The pursuit of subjective well-being and the complexity of conscientious consumer decision making in the South African white goods industry : a literature review and proposed conceptual framework

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Peer-Reviewed Research
  • SDG 12
  • SDG 8
  • Abstract:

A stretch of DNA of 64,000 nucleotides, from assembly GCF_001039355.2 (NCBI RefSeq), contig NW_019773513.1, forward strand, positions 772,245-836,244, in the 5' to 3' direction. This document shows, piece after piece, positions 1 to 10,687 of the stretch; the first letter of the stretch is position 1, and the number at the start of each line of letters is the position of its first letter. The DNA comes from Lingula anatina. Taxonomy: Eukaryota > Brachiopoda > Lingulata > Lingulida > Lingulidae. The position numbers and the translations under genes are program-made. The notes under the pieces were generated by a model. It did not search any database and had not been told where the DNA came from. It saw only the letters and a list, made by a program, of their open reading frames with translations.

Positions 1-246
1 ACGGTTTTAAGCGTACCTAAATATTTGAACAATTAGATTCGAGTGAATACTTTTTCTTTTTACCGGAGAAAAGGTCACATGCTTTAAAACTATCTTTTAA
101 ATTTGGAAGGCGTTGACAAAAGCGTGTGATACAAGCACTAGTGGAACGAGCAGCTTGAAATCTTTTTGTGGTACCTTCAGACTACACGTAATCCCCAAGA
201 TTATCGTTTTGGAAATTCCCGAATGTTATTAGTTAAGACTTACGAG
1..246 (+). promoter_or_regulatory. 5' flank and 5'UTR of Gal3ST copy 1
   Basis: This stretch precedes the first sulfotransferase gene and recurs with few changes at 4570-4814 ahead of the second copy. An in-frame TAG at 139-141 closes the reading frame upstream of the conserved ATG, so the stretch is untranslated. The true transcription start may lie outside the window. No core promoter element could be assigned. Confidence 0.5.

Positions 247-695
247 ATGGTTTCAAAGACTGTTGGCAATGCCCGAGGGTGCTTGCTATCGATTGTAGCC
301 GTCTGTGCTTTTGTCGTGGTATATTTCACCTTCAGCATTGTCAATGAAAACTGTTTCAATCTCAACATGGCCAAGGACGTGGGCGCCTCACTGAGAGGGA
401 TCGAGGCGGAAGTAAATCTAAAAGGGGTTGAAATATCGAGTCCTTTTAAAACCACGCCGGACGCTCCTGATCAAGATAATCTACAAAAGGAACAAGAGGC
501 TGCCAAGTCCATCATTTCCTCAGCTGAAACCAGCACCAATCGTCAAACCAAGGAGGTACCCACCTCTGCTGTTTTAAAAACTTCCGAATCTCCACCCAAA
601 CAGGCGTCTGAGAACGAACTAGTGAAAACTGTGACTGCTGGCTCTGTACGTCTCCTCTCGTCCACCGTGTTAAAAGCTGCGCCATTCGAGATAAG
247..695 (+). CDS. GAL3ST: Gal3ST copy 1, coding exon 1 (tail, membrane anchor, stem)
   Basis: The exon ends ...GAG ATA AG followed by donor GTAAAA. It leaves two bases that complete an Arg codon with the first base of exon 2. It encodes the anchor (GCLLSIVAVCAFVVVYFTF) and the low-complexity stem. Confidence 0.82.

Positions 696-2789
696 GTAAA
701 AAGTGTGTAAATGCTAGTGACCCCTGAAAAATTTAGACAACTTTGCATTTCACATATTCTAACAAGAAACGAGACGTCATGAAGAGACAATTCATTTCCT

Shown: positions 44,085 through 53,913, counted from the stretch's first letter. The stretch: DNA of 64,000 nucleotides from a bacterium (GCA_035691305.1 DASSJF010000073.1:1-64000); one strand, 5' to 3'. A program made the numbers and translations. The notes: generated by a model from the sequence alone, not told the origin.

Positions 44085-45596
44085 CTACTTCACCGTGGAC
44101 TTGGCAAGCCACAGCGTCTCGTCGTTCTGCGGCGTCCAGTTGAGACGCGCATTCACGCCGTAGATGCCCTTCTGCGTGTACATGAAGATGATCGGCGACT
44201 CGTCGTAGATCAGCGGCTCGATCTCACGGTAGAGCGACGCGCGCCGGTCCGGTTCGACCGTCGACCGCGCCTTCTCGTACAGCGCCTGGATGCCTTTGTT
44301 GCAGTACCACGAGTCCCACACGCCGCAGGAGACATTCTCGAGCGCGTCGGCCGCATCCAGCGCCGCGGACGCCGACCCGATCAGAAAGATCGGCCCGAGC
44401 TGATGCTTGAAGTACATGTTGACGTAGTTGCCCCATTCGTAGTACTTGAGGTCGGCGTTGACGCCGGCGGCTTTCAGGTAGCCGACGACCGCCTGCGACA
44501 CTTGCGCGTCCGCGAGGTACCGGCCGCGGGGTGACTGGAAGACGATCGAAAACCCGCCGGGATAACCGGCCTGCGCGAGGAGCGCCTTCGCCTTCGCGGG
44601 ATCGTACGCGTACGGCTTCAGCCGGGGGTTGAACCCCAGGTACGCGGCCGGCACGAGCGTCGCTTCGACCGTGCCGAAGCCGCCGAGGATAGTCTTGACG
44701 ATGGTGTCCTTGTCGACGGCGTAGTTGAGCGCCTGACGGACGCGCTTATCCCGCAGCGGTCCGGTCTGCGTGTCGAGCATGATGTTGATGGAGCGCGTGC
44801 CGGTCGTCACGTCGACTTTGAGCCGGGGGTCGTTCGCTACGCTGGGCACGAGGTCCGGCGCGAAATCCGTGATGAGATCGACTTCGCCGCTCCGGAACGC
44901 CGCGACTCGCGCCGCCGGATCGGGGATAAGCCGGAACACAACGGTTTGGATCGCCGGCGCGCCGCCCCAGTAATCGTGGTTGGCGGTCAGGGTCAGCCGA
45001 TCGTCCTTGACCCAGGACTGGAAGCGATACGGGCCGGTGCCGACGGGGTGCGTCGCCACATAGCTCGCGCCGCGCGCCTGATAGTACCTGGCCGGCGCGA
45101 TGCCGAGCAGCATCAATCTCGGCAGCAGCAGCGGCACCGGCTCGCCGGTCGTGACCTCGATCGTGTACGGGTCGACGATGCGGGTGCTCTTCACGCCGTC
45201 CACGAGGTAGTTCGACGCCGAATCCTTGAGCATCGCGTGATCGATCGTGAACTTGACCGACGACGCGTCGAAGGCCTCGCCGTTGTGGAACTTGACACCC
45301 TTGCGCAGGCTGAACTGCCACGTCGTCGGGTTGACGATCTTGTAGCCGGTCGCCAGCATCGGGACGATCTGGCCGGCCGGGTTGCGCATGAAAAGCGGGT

Emerging economies value an increasing GDP since it symbolises economic growth. South Africa’s GDP increase has in part stemmed from the consumption patterns of consumers who have since 1994 been awarded equal opportunities and thus have been able to join the ranks of an emerging middle class consumer segment. However, current global trends established that the population’s consumption practices already exceed Earth’s bio-capacity by 50%. In this regard the question remains whether consumption should be encouraged, especially in emerging economies such as South Africa where economic growth is much needed. Current literature does not adequately address this question, yet experts suggest that economic, environmental and social well-being needs to be considered to ensure the sustainability of natural resources. These are the resources that will support consumption on a national level, satisfy human needs on a personal level and maintain the integrity of natural reserves for future generations. Since consumption of products has a direct and indirect impact on the well-being of both the individual and the larger population, consumers also have a responsibility to improve consumer choices thereby reducing the nation’s social imbalance. Although macro level intervention is important, consumers (particularly those who belong to the higherincome groups), should also make conscientious decisions that may elicit economic, environmental and social responsibility as a measurement of well-being instead of maintaining the prevailing hedonic treadmill. White goods serve as a typical example of products that require more conscientious deliberation. These products are deemed objects of affluenza, but simultaneously bear long term economic and environmental implications due to their required energy and water consumption. Based on the aforementioned arguments, this theoretical review proposes a unique conceptual framework that includes the pursuit of subjective well-being amidst the interplay of various constructs such as relative deprivation and affluenza to guide future research endeavours in achieving deeper insight into the complexity of conscientious consumer decision making in the South African white goods industry.